How We Broke Up With Email

We’re married to our computers and electronic devices as a design company with a virtual team. Even still, we started noticing how hard it was for us to get any "real work" done when faced with the never ending demands that email provides nearly every minute of the day.


I was noticing how hard it was to stay focused on design or actual production work when every few minutes a "ping" noise told my brain to shift attention to an incoming email. "What could that be?" my brain would say, while trying to ignore the ping and stay on task... "But was it feedback on a first draft? Was it a potential client? Was it an email about a sweepstakes for a million dollars I had won?" It was just too tempting not to take a peek, and I noticed how drained my willpower would become after trying not to check my email on every incoming message.

To this end, I started implementing little changes here and there. In our hyper-connected day and age, if there's hope for me to check my email less often (and to totally break up with it from Friday evening to Tuesday), there's hope for anyone. If you've been longing for a little more freedom from the tyranny of your inbox, feel free to use these ideas in ways that work for you and/or your business. In no particular order of effectiveness, here they are:

  1. I set days to check email (rather than hours within each day). My days are Tuesdays, Thursdays, and some Fridays. That's right- I try to avoid my email on Mondays, Wednesdays, and weekends. Nothing good comes from a Monday email for me. The exceptions are: when we have a project deadline approaching, or a small project is close to completion.

  2. I've taken work email off my phone. I know. This was a hard one. It was pretty apparent that my self-control to not check new messages when they were constantly at the tip of my finger (or thumb) was more difficult than I had thought. I gave this a test run during a slow season, and it worked wonders on my brains ability not to compulsively check my phone throughout any given day.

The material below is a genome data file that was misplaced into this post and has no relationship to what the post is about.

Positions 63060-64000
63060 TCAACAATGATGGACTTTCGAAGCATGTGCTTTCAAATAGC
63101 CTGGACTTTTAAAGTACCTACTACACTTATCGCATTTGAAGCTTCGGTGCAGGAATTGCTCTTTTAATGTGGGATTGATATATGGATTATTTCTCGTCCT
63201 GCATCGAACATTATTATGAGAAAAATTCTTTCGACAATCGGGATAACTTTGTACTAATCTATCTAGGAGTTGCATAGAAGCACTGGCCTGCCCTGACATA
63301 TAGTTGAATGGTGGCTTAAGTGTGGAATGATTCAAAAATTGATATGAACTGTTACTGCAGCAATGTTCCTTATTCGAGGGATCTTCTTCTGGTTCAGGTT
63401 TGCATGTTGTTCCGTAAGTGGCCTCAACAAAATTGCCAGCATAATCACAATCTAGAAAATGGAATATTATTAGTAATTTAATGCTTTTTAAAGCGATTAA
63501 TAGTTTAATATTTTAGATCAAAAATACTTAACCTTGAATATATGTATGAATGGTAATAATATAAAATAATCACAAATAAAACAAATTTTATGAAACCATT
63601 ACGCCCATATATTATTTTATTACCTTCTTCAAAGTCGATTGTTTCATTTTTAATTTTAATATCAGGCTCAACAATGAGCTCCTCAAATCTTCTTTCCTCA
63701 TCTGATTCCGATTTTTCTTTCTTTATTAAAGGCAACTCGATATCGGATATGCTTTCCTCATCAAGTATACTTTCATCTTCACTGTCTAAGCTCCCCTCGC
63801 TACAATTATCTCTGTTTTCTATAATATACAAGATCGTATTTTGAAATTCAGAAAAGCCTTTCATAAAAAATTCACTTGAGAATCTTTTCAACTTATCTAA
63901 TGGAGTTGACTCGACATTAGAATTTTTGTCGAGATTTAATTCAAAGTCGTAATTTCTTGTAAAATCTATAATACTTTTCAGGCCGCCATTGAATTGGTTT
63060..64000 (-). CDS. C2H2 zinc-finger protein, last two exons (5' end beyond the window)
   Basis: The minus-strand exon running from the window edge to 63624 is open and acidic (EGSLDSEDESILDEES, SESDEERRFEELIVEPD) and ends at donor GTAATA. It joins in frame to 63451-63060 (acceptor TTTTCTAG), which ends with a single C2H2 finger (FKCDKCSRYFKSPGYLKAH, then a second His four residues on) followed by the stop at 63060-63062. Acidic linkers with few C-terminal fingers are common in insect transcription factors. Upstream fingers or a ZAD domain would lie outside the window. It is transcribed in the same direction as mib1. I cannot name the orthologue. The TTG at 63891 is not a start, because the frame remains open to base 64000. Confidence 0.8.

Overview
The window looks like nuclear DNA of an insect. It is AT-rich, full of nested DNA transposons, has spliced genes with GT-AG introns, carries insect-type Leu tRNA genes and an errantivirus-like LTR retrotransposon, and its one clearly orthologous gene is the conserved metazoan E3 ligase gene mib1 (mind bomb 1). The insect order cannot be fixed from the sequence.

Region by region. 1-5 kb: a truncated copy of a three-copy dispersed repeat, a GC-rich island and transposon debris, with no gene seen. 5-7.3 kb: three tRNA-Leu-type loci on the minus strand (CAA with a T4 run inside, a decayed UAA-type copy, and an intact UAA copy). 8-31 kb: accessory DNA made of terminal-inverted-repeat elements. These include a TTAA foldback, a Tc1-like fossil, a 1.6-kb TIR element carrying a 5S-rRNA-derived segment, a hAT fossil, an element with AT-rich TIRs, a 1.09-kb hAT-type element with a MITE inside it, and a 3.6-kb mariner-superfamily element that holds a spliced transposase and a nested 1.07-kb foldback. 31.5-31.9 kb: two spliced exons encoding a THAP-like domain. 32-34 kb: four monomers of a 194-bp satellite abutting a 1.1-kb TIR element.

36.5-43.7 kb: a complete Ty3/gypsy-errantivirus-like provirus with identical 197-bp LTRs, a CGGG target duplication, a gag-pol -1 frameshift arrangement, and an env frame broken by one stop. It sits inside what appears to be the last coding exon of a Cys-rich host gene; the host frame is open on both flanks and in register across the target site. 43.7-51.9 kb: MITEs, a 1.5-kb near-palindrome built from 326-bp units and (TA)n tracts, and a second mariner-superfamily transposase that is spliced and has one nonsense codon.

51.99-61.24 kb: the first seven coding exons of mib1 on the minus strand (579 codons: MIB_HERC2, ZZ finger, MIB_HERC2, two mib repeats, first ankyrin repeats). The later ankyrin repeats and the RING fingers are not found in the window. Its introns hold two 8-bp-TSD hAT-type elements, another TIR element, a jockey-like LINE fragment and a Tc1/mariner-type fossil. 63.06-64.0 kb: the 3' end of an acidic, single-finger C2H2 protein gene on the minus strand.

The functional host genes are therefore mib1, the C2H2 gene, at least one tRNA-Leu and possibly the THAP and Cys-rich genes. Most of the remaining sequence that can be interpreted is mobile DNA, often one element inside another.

3. We asked our clients to do the sorting for us. We prepared chains of command using automation (robots) to sort our incoming emails. Certain addresses forward straight to our in-house work flow app. Our biggest email challenge- client updates. They come all hours of the day and night, and always seem very urgent. To this end, we've created a system to have our clients sort these emails for us based on urgency (to which they pay different hourly rates depending on urgency, which is a great built in pre-sorting tool for us). This automation helps to greatly reduce our brains thinking power as it relates to the “next step” for any given email (ie- do it now? store it? put it on the workflow?). Now, it gets setup in our workflow, is given a due date, and tags the appropriate team member so they know it’s arrived.

  4. I implemented a new set of "ground rules" for responding to emails in an effort to shorten what could grow into an "email thread". For example, if someone is hoping to set up a meeting with us, I send over 2 or three times and dates that would work well for me. I add at the end, "If none of these options work well for you, please send 3 to 4 options that will, and we'll get it booked." Taking the extra moment to provide a little more information, with a request for more information rather than a back and forth email thread with one option at a time has saved me at least 3 to 4 emails within any given thread.

Although emailing will be a part of our foreseeable future, we've been pleased with the results of these few adjustments to thwart the tyranny of emails. Have you taken any measures to limit your email exposure? What has worked best for you?

If you’re looking for a design team that understands the unique challenges being a small business owner presents, consider getting in touch with a team who lives the life with you!